By Andrew L. Urban.
In these tumultuous times of intense, fanatical religious fervour on the part of extremist Muslims, we in Australia have been publicly debating if and how to show respect to their faith (holus bolus) in public speech when admonishing or analysing terrorist actions, especially by politicians and other authority figures. That it was of such voluminous public comment in the lead up to Christmas (2015) is an irony only history can underline for emphasis.
But as I contemplated our newly decorated little token Christmas tree, sitting in our living room under a cuckoo clock, it reminded me that I was looking at a symbol which even I – an atheist – accept and celebrate. While I do not believe in the existence of god, any god, and I am rather antipathetic to organised religions, all religions, the basic tenets of what that man we know as Jesus – whose birth Christmas celebrates – taught his disciples and followers are pretty much aligned with my personal moral codes. None more so than the single, all embracing commendation to ‘do unto others as you would have them do unto you’.
The Prophet Mohammed is not automatically and universally identified with similarly positive, humanitarian sentiments.
And so it was that my thoughts turned to the hot topic of the day: we must speak of Islam with respect. Respect the religion of the Muslims. Don’t say things that may suggest disrespect … and so on. The motive of these admonitions, from the Prime Minister sideways and down, was explained as a need to avoid offending Muslims as a whole, thus endangering the intelligence gathering process where some Australian Muslims are being helpful. And to avoid inflaming some Muslims into violence. And also to stop giving verbal ammunition to terrorists who can use such disrespectful utterances as recruiting tools, whipping up the hate of ignorant youth of their faith against non-believers. And because the religion of Islam deserves the same respect as do all religions. I beg to differ.
I look at our Christmas tree and contemplate how the Judeo-Christian culture of the West is built (despite some terrible past deviations) on those teachings of tolerance and love that Jesus was so keen to nurture in people. We can all celebrate Christmas, and respect the faith built on ‘love thy neighbour’ that it represents. Its central icons are the dove of peace, the crown of thorns on the heart symbol of love and the suffering figure on a crucifix, who died for the love of mankind (as the scriptures tell us). He even forgave those who crucified him.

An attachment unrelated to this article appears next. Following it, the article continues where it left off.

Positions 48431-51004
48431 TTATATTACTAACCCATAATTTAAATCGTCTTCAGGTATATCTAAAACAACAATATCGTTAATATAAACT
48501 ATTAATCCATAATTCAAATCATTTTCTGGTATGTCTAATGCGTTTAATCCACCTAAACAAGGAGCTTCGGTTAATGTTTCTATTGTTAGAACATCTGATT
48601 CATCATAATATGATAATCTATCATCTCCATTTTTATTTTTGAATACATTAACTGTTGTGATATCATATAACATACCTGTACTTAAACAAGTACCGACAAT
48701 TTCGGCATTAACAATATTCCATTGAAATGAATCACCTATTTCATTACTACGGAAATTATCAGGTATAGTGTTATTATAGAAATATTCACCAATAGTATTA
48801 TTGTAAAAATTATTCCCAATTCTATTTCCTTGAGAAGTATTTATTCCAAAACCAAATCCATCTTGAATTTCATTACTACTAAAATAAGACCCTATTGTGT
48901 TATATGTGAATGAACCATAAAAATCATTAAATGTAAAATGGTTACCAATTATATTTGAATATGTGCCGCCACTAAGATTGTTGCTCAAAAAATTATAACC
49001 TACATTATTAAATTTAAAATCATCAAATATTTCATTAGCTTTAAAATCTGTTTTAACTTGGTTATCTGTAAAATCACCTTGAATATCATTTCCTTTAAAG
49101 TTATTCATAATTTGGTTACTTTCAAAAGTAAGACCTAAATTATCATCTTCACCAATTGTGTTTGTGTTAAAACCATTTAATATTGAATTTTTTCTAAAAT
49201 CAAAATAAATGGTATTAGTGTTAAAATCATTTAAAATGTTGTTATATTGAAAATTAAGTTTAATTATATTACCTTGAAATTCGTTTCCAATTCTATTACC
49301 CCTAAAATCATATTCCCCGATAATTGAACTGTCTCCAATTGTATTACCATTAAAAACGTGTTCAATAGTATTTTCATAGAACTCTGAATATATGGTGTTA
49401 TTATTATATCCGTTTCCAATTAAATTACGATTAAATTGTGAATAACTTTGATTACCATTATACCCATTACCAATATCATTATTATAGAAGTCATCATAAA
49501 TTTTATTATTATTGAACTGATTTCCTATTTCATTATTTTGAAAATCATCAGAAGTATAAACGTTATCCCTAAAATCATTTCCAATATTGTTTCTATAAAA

By contrast, Islamic culture is built on not turning the other cheek but slashing it, of beheading those who do not surrender to Islam, not praying for their conversion; instead of forgiveness, it is the sword of righteous retribution that drives the faith.
It is an obnoxious culture that seeks world domination by the sword. Why are we expected to respect an Islam that strives for our destruction?
Islam’s unforgiveable subjugation of women is enough to demonstrate the absence of humanity at its core. All religions are man made, but not all religions are so overbearingly and violently misogynistic.
What’s to respect?
The fundamental (as it were) difference between these two belief systems is as vast as the difference between peace and war, love and hate, dignity and corrosion.
Respect for a religion cannot be morally blind; we cannot be expected to respect a moral code that is immoral in our view.
Respect cannot be genuine if the recipient is morally un-respect-able; respect for a religion can only be justifiably extended if the religion connects with the notions of human decency that propel an enlightened and tolerant world. We don’t respect the version of Christianity that brought forth the inquisition, for example. Nor do we expect our leaders to urge respect for religions that are nothing but manipulative cults, some of whose members have had to flee for their lives, as another example.
It is the irony of ironies that the religion of Islam demand respect when it is only because Islam is tolerated amongst non-Muslim nations that its adherents are able to so demand.
What about the claim that security agencies will find it harder to harness the help of the Muslim community if the media carries critical commentary on Islam? What does that say about those Muslims who would withdraw their help? Aren’t they providing their assistance because they agree that terrorism must be extinguished? Are they not those Muslims we call moderates, who abhor the violence unleashed by the monster within Islam? They, we can and do respect. I don’t think our leaders have given them enough credit.